Mastercard’s President of Operations & Technology, Edward Mclaughlin, spoke at length about the company’s blockchain initiatives at a recent investor conference. Edward sounds very bullish about blockchain technology, and revealed that the company has 50 to 60 blockchain patents! This is a significant increase from the January Bloomberg article stating that Mastercard has 27 blockchain patents, which already ranks it fairly high among major public companies. So either Edward really got the number wrong, or Mastercard is ramping up its blockchain investments even more aggressively than the public is aware of. Watch out IBM and Bank of America, Mastercard is trying to outdo you! Read for your self in the excerpt below!
Mastercard (MA), March 8th, 2018 Investor Conference
Edward McLaughlin, President of Operations & Technology
We think blockchain is an incredibly compelling technology and you use it for what it’s best at. And I think being able to do things like proof of provenance of goods, particularly in all the work we’ve done to fight counterfeiting and things like that, great applications. I think for things like contract management, when the bill of lading is accepted, when the transference of the goods happened in an irrefutable way, titles and deeds and things like that, all make sense.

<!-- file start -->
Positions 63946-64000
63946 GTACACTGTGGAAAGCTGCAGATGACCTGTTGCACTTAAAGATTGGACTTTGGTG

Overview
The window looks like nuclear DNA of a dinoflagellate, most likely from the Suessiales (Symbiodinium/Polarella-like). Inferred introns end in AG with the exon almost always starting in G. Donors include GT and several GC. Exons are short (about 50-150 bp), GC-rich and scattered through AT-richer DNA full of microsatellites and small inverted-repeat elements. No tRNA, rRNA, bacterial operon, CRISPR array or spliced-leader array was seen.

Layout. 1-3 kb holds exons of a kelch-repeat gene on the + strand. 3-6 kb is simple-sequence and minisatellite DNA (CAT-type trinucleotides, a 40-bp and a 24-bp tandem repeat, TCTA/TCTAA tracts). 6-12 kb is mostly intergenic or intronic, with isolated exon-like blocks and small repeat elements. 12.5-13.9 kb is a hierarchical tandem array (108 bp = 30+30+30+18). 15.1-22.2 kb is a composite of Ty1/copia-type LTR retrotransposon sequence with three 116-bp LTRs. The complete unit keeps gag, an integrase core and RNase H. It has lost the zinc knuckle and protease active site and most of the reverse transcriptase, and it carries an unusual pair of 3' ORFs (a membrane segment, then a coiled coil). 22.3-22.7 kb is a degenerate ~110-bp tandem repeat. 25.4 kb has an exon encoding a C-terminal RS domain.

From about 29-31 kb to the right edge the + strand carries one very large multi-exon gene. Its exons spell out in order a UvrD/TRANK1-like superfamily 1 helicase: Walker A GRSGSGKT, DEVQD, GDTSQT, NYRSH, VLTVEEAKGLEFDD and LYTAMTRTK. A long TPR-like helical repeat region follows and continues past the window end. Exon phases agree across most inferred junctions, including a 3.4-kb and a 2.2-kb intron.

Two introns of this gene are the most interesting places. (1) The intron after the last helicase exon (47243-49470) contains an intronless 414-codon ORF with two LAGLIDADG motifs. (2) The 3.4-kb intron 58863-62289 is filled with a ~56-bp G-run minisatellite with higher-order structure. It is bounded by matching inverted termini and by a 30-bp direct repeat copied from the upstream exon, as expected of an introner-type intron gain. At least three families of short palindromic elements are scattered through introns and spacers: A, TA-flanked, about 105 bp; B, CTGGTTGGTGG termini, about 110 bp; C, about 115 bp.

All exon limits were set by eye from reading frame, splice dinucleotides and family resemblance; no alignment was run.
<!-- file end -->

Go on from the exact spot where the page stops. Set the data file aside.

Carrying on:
So actually, I think there is a combinatory effect, where you can take things you can solve with blockchains and bring them together with things that you can do with the existing payment systems that are there because they are actually better adding. And that’s the engineering view point, right. Let’s look at what the capabilities the asset does and let’s see how we can apply it best to solve the real problems that are out there, not trying to use it for a natural acts where it may not be best suited.
So what we’ve done is we’ve built our own chain, I think it was October of last year we published all the APIs for it. We’ve had lots of people who are experimenting with it and using it. We’re working with several banks for things like, can we use it for better cross-border settlement and verification and what’s there, we see a lot of like you said compelling use cases where when the ownership of the good transfers and you therefore trigger a payment around it that we might want to run through the existing payment systems, that combinatory effect.
So we’ve been working with blockchain a lot and I think we have and I don’t know the number 50 or 60 patents we’ve put around ways we could use it to apply it. But when I look at things like blockchain and when I look at things like quantum, and when I look at things like the identity work, really for us it’s always a question of applied research, right. We understand deeply what it is, the blockchain we build around to have it. You open it up to allow that co-creation and experimentation should be done through our APIs. But then, you turn it around it’s not what can I do with this thing, it’s what are we trying to do and can this thing help it. And that’s the applied area of the research and we’ll look for those with ways it helps our business and we’ll use it where it does.